Just try posting a few of these jobs and see the lines of eager applicants line the streets. Democracies fall apart when the elected discover how easy it is to line their pockets with the money from the populace.
Friends Of The Meadows
Re Jerry Schad’s “Roam-O-Rama” about Sylvan Meadows (March 19).
Jerry’s articles are always gems; however, he neglected to mention that this 8000-acre open-space preserve was saved from development by a coalition led by the Nature Conservancy and including wildlife agencies and the County of Riverside. There is a $2 day-use fee, money which helps maintain this beautiful example of old California.
Words For The Wordless
Just finished having coffee and reading your “Diary of a Diva” column. The Reader is something I periodically treat myself with when I’m in San Diego and can grab a copy, though I must say I haven’t always appreciated Barbarella. When I first started reading, I was put off by the title of her column and her name, which all seemed so pretentious to me. Over the years, though, her candidness, humanness, amazing ability to express emotions I have felt, but lacked either the power or will to express, have won out. In her most recent article, “Pensive Phase” (March 19), she says she’s run out of words and is compelled to revisit nature to re-energize. Luckily for me, in the end, she found some words to express what I was feeling in that moment. I can only express my gratitude.
Umbrage From Huge Geek
In his review of Watchmen, Duncan Shepherd wrote that calling the book from which it was adapted “the most celebrated graphic novel of all time” earned about as much weight as being designated ‘ “the most celebrated reality-TV show’ or ‘most celebrated MMA fighter.’ ” In so many words.
As a huge geek, I take umbrage at that. He’s clearly trying to disparage an art form of which — and I’m guessing here — he has a very limited understanding. I’m not exactly sure what Mr. Fancypants Movie Reviewer has against comics, but I will say this: calling Watchmen “the most celebrated graphic novel of all time” is kind of like calling Duncan Shepherd the most celebrated pretentious windbag of all time. Suck it.
I Actually Read It
I was surfing through the Reader the other day and came across an article on marbles (“Marbles,” Feature Story, March 12). A little strange, so I figured I’d give it a chance, maybe read a paragraph or two. I read the whole thing — great stuff! I really enjoyed the narrative, and I liked how the author mentioned Zang’s parents’ ordeal but didn’t hit the reader over the head with it. This was a great article about the types of personalities and stories that make San Diego so eclectic and such a great place to live. Thanks for an article that I can’t believe I read but enjoyed thoroughly. I thought it was really well crafted.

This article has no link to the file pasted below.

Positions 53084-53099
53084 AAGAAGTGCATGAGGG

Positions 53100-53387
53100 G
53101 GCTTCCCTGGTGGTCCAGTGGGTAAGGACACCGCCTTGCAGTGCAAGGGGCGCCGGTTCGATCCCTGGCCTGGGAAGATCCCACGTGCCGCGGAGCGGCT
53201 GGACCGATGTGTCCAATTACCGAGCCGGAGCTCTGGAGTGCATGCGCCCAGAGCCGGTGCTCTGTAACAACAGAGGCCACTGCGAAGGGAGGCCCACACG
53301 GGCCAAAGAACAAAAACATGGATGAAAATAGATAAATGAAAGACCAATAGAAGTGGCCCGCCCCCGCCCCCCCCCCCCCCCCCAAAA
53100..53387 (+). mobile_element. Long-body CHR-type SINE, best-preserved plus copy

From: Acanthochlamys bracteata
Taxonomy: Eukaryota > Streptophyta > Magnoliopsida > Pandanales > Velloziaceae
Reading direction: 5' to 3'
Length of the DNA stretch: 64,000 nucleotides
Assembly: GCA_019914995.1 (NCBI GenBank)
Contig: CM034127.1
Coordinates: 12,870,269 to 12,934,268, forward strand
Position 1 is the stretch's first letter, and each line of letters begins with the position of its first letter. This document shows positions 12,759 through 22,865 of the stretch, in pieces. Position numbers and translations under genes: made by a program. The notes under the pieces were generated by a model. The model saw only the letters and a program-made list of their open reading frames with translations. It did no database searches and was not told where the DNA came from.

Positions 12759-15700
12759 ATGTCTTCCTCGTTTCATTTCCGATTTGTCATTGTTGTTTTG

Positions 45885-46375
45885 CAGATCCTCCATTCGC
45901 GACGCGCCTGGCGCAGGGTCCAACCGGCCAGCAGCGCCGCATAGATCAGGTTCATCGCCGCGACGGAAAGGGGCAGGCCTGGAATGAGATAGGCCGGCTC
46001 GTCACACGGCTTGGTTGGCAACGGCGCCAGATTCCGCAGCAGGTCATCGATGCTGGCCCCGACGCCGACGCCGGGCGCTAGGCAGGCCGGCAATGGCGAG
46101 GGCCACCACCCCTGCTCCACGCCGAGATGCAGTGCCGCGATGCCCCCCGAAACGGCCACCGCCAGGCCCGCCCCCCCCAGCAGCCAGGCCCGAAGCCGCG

Master-Planned Bad Transit
In regards to Mr. Ollie’s article on public transportation (“Waste time. Save money. Ride the bus!” Cover Story, March 5), I have a few points for both your readers as well as for Mr. Ollie to ponder about our public transport system. I have been using transportation in both the Metropolitan Transit System and the North County Transit District since 1987 (first out of necessity and later out of better economics), and I can assure you of this, any place south of the Grapevine is not meant to be public-transit friendly, let alone by bike or shank’s mare.
Southern California was and is automobile dependent for one reason — planning! That is why SoCal has such an abundance of freeways, sigalerts, and unbreathable air quality. The master planning for Los Angeles, Orange, and San Diego counties did not take into consideration the fact that public transportation would become needed after a few decades.
Second: the “snobbism” factor. Many folks out there regard public transport (bus, light rail, trolley, passenger trains in the Metrolink and Coaster modes) as somehow lowbrow and low class. However, the gas crisis of 2008 proved that some of those who were not too happy about using public transportation just sucked it up, paid their fare, and got from here to there!
Third: the quality-of-fellow-passengers ruse. Certainly you won’t run into a T. Boone Pickens, Jeff Skilling, or Bill Gates on MTS or NCTD. However, try to remember that your fellow riders share one big trait with you — we’re all human beings! If you do not wish to talk to anybody, just ask them to let you be, but do it politely.
Fourth: at the end of the screed, you implied that riding public transport wastes time and saves money. And that you would follow the example of the brain-dead twit who would rather drive uninsured and unlicensed (and probably unregistered as well). Sounds to me, Mr. Ollie, that you are unwilling to make use of public transport because waiting to board the needed bus or rail transport is a waste of time.